Harold Battiste, Prolific New Orleans Jazz Musician, Dies at 83

Harold Battiste
Douglas Mason/Getty Images

Harold Battiste during the 2012 New Orleans Jazz & Heritage Festival at the Fair Grounds Race Course on May 6, 2012 in New Orleans, Louisiana. 

Harold Battiste, a prolific New Orleans jazz musician who contributed to the careers of artists like Sonny and Cher, Sam Cooke and Dr. John, died on Friday, June 19. He was 83.

Battiste -- who worked as a saxophonist, pianist, producer, arranger and educator -- passed away after a lengthy illness, the Times-Picayune reports.

The musician suffered a stroke in 1993 that limited his ability to play sax, and his health had steadily declined in recent years. A specific cause of death was not given.

During his six-decade career, Battiste founded A.F.O. Records, New Orleans' first musicians-owned label, and worked with Cooke on "You Send Me" and "A Change Is Gonna Come." In the 1960s, he moved to Los Angeles to work as the musical director for Sonny and Cher, and also helped launch Dr. John, according to the Times-Picayune.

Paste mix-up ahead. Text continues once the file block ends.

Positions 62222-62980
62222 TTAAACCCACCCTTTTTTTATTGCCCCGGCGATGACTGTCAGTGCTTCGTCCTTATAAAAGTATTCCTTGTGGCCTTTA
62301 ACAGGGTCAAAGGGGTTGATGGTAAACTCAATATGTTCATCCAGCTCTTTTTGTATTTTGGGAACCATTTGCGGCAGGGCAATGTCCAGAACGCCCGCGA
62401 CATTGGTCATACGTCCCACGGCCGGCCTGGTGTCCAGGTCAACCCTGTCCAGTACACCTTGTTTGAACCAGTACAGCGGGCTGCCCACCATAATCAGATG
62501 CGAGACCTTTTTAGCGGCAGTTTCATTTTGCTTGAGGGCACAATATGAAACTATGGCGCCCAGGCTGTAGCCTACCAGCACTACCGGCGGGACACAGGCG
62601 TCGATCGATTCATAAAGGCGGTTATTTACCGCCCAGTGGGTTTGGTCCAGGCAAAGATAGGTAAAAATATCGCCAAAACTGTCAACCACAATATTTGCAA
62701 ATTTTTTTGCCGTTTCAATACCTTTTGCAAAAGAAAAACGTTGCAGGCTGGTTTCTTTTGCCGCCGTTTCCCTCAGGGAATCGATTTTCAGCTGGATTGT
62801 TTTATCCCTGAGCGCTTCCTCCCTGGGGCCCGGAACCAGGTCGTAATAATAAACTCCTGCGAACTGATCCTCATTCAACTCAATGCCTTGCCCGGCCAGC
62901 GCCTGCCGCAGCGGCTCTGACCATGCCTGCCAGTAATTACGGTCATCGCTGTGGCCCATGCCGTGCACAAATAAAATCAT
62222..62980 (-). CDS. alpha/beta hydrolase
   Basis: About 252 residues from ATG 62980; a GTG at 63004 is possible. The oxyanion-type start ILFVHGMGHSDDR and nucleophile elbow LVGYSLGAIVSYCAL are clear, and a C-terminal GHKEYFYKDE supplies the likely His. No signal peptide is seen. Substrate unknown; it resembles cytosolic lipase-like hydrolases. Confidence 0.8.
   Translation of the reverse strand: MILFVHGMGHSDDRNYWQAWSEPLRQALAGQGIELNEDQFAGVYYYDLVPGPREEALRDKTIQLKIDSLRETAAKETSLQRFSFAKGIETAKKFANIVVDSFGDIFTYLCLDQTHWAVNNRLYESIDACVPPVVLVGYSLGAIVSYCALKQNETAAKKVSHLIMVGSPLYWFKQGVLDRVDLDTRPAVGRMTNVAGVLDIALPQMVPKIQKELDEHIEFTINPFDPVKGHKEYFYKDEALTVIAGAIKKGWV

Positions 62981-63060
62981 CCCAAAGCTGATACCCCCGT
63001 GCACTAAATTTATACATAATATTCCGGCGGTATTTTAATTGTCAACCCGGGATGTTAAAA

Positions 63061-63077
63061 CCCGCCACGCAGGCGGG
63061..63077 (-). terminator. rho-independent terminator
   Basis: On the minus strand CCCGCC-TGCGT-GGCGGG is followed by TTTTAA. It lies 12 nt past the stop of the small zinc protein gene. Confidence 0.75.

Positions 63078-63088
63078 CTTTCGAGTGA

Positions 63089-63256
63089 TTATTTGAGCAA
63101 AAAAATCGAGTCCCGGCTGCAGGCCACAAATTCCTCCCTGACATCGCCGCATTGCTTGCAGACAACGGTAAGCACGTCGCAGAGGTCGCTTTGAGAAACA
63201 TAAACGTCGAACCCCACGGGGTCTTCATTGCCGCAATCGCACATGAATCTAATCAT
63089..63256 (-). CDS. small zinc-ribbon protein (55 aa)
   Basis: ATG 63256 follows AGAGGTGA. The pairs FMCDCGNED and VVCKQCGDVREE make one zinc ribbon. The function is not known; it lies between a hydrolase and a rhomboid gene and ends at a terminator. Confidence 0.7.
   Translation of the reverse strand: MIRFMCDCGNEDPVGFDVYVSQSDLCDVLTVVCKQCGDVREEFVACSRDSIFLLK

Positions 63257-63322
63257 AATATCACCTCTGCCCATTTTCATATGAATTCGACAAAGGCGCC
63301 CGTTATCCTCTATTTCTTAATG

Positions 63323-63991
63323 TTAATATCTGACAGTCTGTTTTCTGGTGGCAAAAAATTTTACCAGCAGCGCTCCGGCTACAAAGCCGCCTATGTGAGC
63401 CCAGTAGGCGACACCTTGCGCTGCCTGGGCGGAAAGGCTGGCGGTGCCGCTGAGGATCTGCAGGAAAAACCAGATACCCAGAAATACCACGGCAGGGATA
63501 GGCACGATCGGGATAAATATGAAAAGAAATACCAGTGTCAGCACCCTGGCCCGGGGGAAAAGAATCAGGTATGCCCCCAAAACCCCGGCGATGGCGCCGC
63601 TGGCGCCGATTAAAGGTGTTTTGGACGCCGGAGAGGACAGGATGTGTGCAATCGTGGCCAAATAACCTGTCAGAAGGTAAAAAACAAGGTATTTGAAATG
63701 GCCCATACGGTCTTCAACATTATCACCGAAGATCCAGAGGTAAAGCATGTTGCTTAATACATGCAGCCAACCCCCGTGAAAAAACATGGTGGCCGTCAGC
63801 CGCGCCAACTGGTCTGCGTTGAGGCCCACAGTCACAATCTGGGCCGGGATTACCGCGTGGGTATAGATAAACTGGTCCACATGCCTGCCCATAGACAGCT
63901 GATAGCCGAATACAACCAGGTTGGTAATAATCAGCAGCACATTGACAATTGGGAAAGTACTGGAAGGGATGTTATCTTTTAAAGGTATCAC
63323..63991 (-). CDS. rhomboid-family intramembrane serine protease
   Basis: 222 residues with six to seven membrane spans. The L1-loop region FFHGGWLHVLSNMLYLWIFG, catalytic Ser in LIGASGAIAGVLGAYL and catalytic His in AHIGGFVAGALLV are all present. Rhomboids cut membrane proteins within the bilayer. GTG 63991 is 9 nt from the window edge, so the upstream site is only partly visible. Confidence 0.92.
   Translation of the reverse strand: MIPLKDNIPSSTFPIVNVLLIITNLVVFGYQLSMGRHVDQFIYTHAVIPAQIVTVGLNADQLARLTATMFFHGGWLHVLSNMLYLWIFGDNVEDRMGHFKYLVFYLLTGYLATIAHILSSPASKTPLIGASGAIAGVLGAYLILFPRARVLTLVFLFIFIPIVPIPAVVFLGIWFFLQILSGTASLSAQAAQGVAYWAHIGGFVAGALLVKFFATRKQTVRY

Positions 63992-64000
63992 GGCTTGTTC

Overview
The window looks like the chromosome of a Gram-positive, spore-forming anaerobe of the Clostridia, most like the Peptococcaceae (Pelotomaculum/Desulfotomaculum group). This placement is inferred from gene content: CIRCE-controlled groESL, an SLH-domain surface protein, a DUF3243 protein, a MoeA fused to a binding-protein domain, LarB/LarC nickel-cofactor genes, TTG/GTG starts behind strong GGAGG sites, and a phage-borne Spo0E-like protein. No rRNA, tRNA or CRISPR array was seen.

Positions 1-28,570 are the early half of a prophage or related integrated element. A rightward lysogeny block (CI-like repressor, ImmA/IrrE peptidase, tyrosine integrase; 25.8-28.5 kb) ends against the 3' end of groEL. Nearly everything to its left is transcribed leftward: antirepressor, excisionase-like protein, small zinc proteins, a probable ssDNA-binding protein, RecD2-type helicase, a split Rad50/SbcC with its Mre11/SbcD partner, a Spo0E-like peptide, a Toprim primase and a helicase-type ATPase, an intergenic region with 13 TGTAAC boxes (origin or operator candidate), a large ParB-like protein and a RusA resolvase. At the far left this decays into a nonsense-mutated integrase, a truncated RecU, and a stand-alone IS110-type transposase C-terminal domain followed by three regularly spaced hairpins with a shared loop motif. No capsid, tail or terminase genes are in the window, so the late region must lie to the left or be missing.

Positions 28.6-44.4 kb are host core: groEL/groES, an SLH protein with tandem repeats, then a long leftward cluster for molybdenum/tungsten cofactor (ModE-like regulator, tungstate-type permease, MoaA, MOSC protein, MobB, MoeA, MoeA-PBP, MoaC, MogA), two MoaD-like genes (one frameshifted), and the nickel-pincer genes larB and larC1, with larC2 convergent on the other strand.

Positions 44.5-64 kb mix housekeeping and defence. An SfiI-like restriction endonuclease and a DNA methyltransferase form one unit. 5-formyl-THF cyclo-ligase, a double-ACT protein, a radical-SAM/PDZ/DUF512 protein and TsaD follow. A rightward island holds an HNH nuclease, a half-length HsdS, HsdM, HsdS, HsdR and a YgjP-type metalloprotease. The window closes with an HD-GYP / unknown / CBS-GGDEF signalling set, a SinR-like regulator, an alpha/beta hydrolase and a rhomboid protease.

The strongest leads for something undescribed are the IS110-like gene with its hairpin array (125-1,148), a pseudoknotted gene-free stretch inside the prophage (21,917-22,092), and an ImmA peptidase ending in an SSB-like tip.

A.F.O. ("All For One") went on to release Barbara George 1961 hit "I Know (You Don't Love Me No More)," along with Ellis Marsalis first album, Monkey Puzzle. Battiste sometimes played alongside Marsalis in bands at the Dew Drop Inn and on Bourbon Street during the 1950s.

In addition to working with Sonny Bono and Cher for 15 years, during which he contributed the soprano sax melody to the pair's 1965 hit "I Got You Babe," Battiste also produced Dr. John's first two albums in the late '60s.
Later in his career, in 1989, Battiste reportedly joined the jazz studies faculty at the University of New Orleans. He earned a degree in music education from Dillard University in 1952.

Funeral arrangements are still pending.


The Biz premium subscriber content has moved to

To simplify subscriber access, we have temporarily disabled the password requirement.